A woman in a long black gown (played by Fabre's frequent collaborator Els Deceukelier) stalks about the periphery of the stage carrying a book on her head and gazing into the audience. A bearded knight in armor and black briefs waits upstage center. A chorus of knights, also in armor and briefs, marches out and performs a choreographed martial routine. Two magisterial figures--one male and one female, both wearing long green gowns and tin funnels on their heads, and both looking like oversized chess pieces--enter from left and right to oversee the onstage pageant. Neatly sewn into their gowns are short daggers. As the dance concludes, the bearded knight steps out from among them to begin a battle sequence with an invisible foe. Meanwhile, the chess figures--the piece's récitants, it turns out--don green medical smocks and latex gloves, as if preparing to perform an autopsy before an audience of medical students. We have entered the theatrum corpi.

Jan Fabre's "Je suis sang." Photo: Wonge BergmannThe Knight continues to battle his unseen enemy in what might be a chivalric swordsmanship competition. (Games based on violence recur several times throughout the piece in the form of knife juggling, wrestling, and bull fighting, bringing to mind our civilization's venerable history of bloodsports, which also includes gladiatorial competition, bearbaiting, and so forth.) As the battle continues, the Knight begins to fall repeatedly and with mounting violence. At the climax, a jet of blood sprays from his mouth.

What transpires over the next ninety minutes amounts to a continual psychic bloodspurt, an Artaudian deluge of images, ideas, and sensory attacks, arranged in a theatrical form that resembles the interweaving structures of medieval polyphony. Before our eyes and ears: a woman clad only in white panties sings "Son of a Preacher-Man" (in Quando L'Uomo . . . it's "Volare" that we hear); screeching heavy metal music blares from a rock band that includes several electric guitars and an amplified tuba; brides in wedding dresses bleed from their crotches while a chorus of men emasculate one another, the castrations represented by bloody socks over their penises; women pantomime using blood as rouge and lipstick; actors form human cadavres exquis; acts of bloodsucking (from women's nipples and other body parts) and bloodletting transpire, as does Chinese medicinal fire cupping (to stimulate the circulation, for sexual pleasure, or both?); actors adopt the sadomasochistic iconography of Saint Sebastian while the spoken poem muses on the lifegiving (i.e. eucharistic and vampiristic) qualities of drinking blood; mimed tortures and mutilations take place that bring to mind not only the Inquisition but also Titus Andronicus and the Holocaust. In short, Je suis sang is pure carnival, and fittingly so, since the performance strives to bid farewell to the flesh, to let blood transgress the bounds of the body and flow freely, transcendentally, in absolute catharsis.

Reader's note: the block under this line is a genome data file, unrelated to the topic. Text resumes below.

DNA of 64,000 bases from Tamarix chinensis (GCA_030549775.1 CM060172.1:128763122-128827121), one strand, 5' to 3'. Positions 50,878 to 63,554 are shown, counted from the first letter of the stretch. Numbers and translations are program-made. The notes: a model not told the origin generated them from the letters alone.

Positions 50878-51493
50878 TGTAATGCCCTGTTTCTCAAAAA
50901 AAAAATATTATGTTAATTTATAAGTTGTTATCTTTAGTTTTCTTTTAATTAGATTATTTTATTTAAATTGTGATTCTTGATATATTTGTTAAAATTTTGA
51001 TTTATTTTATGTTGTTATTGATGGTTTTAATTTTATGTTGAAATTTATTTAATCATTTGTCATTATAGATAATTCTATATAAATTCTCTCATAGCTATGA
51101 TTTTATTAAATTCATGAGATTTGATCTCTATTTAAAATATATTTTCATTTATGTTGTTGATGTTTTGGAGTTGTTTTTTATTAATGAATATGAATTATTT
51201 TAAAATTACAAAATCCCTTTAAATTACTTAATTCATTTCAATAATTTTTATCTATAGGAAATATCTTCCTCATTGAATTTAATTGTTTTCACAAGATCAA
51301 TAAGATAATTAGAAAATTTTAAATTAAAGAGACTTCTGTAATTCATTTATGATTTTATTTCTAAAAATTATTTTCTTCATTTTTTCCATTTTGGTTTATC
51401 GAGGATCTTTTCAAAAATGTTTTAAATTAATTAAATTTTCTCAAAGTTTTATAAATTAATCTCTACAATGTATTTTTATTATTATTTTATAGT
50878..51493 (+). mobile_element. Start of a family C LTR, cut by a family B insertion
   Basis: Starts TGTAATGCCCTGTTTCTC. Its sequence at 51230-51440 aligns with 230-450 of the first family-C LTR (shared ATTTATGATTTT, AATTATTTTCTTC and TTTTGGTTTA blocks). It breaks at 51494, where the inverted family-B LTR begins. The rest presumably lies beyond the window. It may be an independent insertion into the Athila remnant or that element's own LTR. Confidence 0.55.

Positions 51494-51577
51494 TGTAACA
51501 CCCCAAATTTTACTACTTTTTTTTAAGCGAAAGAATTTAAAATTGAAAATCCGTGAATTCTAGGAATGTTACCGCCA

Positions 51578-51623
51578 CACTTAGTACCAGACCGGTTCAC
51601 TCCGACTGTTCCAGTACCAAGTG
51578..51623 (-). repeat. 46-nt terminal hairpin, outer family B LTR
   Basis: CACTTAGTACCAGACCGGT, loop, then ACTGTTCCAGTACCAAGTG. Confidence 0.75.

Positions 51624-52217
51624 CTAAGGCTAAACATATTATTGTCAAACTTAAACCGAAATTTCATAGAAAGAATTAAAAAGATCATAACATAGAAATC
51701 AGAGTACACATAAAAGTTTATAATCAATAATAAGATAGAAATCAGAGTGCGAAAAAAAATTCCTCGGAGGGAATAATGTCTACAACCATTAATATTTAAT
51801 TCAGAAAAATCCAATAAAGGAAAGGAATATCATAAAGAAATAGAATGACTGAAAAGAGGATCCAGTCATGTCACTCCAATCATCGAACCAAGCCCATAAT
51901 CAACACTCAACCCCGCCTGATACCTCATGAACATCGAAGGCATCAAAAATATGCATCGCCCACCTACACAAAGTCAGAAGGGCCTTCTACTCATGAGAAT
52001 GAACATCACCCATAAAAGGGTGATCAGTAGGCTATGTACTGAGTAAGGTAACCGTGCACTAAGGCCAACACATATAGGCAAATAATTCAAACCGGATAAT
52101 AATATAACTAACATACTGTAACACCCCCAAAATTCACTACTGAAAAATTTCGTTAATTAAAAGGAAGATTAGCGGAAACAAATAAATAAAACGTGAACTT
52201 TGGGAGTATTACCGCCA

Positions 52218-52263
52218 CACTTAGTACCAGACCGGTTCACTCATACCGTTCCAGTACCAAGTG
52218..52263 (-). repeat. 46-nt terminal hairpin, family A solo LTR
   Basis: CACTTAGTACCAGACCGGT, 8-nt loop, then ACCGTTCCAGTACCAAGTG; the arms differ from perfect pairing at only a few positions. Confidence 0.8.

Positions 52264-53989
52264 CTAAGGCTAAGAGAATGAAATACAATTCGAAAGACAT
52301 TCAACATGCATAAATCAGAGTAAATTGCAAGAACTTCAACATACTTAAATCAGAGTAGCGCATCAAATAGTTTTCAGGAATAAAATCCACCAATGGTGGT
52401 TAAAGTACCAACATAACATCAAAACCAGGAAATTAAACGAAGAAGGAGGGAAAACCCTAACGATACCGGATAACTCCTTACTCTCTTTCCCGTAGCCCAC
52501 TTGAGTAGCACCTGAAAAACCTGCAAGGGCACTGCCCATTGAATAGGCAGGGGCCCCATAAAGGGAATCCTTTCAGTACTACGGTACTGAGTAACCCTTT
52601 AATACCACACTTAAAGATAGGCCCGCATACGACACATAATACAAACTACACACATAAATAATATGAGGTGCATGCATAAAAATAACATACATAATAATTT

Fabre represents this transcendence near the end of the piece, in a moment when the two récitants rhythmically incant a litany of more then thirty self-inflicted incisions. This is not a reference to neurotic self-injurious behavior; the poetic cuts are obviously meant to be mortal wounds: slashes to the throat, to the arms and legs, to the genitalia. Jan Fabre's "Je suis sang." Photo: Wonge BergmannWith each cut, they describe the opening of a different major vein or artery, and the woman in black chants the blood vessels' scientific Latin names in antiphonal response. As vein after vein is verbally opened, driving home images of blood gushing forth in floods, the poetic rhythm grows hypnotic, sublime, and strangely hopeful. The only way to escape the absurd, never-ending calamity of existence, it seems, is to transform the landscape of the body into a gushing flood. "In life, two things are certain, and they may actually be the same," the chorus bellows at us, in English, "we shall die, and we shall exceed limits."

Je suis sang culminates the only way a post-cathartic tragedy can--in pure apocalypse and Dionysian bedlam. The stage is transformed into something like a live version of Bosch's Hell: amid screaming, goldfish swallowing, and the deafening wail of electric guitars and explosive tuba belches, ensemble members don enormous ears (rabbit ears? jackass ears?) and torture blindfolded brides demonically. White powder--the dust of civilization?--flies everywhere. The chorus strips nude and douses itself in Chianti. The satyr-like cherub appears naked, tarred and feathered. In short, the spectacle confronts its audience with a vision of complete dystopia, Wagnerian in its overwhelming totality. The tables are lined up across the stage and tilted on their sides to form a tall, monolithic wall, not unlike those of the Cour d'Honneur. The chaos falls silent. Blood oozes out from behind the wall of tables, finally released and uninhibited, in a profusion that is every bit as sacred, as spontaneous, and as disturbing as the stigmata.

This is one of only two moments in the entire performance when we see liquid blood onstage; the blood that comes from the Knight's mouth near the beginning is the other. In both cases, we assume that what we see is mere stage blood, and that there is never a moment of actual bloodshed. It is interesting, given Fabre's obsession with the existential realness of the human body onstage, that he opts for this relative dryness. Perhaps his greatest accomplishment with Je suis sang is a kind of reassociation of sensibility: he needs only to invoke the idea of blood through his hallucinatory poetics and theatrics, and the sheer thought of it is enough to awaken the experience of its actual physical presence within us.